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By XE Market Analysis July 12, 2018 3:14 am
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    XE Market Analysis: Europe - Jul 12, 2018

    The yen has weakened amid a risk appetite revival in global asset markets amid a de-escalation in trade tensions, with both Washington and Beijing signalling a willingness to re-start bilateral negotiations. USD-JPY rallied to a six-month high of 112.38 after breaking above the May high at 111.39. EUR-JPY lifted into three-week high terrain, and AUD-JPY reversed most of the outsized losses the cross had seen yesterday (following Trump's threat to slap tariffs on a further $200 bln worth of Chinese imports). The yen's weakness reflects a unwinding in the currency's built-in safe haven premium, which has allowed market participants to re-focus on bullish fundamentals of USD-JPY (with the Fed on a tightening course while the BoJ remains fully committed to maintaining ultra-accommodative monetary policy). Emerging market currencies rebounded as higher beta assets and currencies found fresh demand. EUR-USD has been in consolidation mode, holding a narrow range in the upper 1.1600s, above the five-session low posted yesterday at 1.1665.

    [EUR, USD]
    EUR-USD has been in consolidation mode, holding a narrow range in the upper 1.1600s, above the five-session low posted yesterday at 1.1665. The euro more than gave back gains after rallying on reports that some ECB members are looking to hike interest rates in July, the currency falling back on the realization that this is July 2019. We continue to see EUR-USD as being in a broadly consolidative phase, which has been unfolding for over a month now, following a six-week down phase from levels above 1.2400. The range over this period has been 1.1508 to 1.1851. More of the same looks likely for now, though strong U.S. economic growth and the Fed's tightening course tip fundamental balance in favour of the dollar, and the downside of EUR-USD. Support is at 1.1645-47.

    [USD, JPY]
    USD-JPY has rallied to a six-month high of 112.38 after breaking above the May high at 111.39. EUR-JPY, meanwhile lifted into three-week high terrain, and AUD-JPY reversed most of the outsized losses the cross had seen yesterday (following Trump's threat to slap tariffs on a further $200 bln worth of Chinese imports). The yen's weakness reflects a unwinding in the currency's built-in safe haven premium, which has allowed market participants to re-focus on otherwise bullish fundamentals of USD-JPY (with the Fed on a tightening course while the BoJ remains fully committed to maintaining ultra-accommodative monetary policy). A de-escalation in trade tensions is the cause, with Washington and Beijing signalling a willingness to re-start bilateral negotiations. USD-JPY has support at 111.70-71, and resistance at 113.38-40.

    [GBP, USD]
    Cable has settled lower, near the 1.3200 level and above the week's low at 1.3188. Brexit remains front and centre for sterling markets. The fact that Prime Minister May has survived the mini-exodus of Brexiteer resignations, and replaced David Davis with Dominic Raab, a committed Brexiteer, in the position of Brexit Secretary, is in theory a positive for the pound, implying May's pragmatic plan has a chance. But there remain uncertainties. The white paper (policy document) on the Brexit plan will be published today, which will allow markets to get a better sense of how the EU is likely to respond. It is also uncertain how the hard Brexiteer camp within the governing Tory Party will respond -- to acquiesce, or to not acquiesce -- with regard to the Cabinet-approved "soft" approach to Brexit. Boris Johnson, the biggest fish in the Brexiteer pond, is reportedly contemplating his next move. Then there is the problem of time, with the government having taken two years to come up with a viable plan, leaving only five negotiation weeks to hammer out an agreement with the EU. Given this backdrop, we expect to pound to retain its 10-15% Brexit discount relative to a trade-weighted basket of other currencies.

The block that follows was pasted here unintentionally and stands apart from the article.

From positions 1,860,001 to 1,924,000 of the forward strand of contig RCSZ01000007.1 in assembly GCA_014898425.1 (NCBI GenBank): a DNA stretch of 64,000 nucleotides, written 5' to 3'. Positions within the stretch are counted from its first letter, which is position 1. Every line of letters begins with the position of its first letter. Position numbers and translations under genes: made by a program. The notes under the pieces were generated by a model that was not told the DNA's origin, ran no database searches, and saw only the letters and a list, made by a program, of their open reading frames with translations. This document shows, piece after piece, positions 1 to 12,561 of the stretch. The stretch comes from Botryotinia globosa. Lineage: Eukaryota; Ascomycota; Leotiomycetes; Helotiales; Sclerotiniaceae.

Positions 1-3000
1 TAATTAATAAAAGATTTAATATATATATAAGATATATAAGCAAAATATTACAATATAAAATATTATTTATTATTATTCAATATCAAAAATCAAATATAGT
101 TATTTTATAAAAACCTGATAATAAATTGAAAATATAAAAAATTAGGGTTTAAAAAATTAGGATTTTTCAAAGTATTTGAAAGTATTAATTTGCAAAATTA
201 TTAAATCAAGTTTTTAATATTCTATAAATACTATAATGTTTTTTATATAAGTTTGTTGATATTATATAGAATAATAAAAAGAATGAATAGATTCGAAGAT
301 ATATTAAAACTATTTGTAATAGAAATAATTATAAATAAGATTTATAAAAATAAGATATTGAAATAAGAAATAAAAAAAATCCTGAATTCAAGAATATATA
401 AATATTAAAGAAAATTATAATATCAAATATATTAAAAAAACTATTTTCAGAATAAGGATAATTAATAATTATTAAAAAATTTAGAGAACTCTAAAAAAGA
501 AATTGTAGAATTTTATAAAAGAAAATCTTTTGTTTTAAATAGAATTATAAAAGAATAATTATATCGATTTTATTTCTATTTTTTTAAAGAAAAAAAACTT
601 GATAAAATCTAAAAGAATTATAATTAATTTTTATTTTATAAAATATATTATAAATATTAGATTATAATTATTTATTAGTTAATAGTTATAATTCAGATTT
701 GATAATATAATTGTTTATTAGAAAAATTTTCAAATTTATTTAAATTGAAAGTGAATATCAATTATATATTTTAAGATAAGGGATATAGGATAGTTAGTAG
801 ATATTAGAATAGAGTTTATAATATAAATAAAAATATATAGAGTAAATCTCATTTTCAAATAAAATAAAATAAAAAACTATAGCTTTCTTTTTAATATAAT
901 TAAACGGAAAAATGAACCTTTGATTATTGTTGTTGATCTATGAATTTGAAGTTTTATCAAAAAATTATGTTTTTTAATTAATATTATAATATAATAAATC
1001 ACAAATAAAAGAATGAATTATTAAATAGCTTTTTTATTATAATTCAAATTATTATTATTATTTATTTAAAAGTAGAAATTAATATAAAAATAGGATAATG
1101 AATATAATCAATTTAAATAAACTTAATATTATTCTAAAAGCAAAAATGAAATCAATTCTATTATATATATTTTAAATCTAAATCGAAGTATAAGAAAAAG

[USD, CHF]
    EUR-CHF has settled to the lower 1.1600s after posting seven-week high at 1.1659 earlier in the week. SNB's Maechler said late last month that the franc "remains highly valued" despite the depreciation seen over the last year, arguing that "we are in extraordinary times and we are using unconventional measures." The comments affirm that the SNB is firmly on hold, with Maechler admitting that the SNB's monetary policy room for manoeuvre is "necessarily" affected by the actions of ECB and Fed.

    [USD, CAD]
    USD-CAD rebounded to a 10-day high of 1.3220 from a 1.3063 low that was seen on a by-CAD reaction to the BoC's 25 bp interest rate hike and guidance for tighter monetary policy to keep inflation near target. However, the statement also emphasized a "gradual approach, guided by data." A 4%-plus dive in oil prices, as Libya announced recommencing supply, subsequently prompted selling of Canadian dollars, given the sensitivity of Canada's terms of trade position to crude prices. USD-CAD has support at 1.3150-53.

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